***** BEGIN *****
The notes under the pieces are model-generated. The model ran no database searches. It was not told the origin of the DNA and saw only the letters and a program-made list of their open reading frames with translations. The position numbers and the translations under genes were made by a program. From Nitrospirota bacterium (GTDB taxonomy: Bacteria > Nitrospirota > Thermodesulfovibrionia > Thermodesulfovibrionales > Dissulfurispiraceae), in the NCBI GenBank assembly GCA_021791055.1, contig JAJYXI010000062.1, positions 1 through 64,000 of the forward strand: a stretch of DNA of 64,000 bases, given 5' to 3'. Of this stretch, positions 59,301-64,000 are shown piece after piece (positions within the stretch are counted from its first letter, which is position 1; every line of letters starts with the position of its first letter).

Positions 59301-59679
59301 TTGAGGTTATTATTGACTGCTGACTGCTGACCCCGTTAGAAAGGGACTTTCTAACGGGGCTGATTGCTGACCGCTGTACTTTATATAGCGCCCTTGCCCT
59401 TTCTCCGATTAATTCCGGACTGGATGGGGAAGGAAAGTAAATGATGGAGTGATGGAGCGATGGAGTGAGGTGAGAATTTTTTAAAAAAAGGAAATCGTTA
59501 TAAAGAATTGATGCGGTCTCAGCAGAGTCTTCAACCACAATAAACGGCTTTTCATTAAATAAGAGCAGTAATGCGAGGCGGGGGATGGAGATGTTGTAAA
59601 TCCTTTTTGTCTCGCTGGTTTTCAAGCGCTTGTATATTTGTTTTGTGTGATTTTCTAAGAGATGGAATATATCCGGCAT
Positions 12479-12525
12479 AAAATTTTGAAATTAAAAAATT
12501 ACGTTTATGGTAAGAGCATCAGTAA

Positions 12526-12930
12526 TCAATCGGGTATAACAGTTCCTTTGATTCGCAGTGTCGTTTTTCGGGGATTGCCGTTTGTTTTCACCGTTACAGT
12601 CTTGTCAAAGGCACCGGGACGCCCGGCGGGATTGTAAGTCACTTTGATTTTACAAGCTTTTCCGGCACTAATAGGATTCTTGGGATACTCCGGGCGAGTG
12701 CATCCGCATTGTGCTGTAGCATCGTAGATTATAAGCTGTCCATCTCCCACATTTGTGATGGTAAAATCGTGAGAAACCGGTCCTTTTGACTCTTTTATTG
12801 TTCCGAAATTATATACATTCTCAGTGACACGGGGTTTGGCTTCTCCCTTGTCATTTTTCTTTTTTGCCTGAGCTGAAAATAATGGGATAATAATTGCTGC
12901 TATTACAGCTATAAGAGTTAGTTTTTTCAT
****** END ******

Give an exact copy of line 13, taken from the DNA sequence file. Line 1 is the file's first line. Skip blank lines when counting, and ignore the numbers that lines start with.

12701 CATCCGCATTGTGCTGTAGCATCGTAGATTATAAGCTGTCCATCTCCCACATTTGTGATGGTAAAATCGTGAGAAACCGGTCCTTTTGACTCTTTTATTG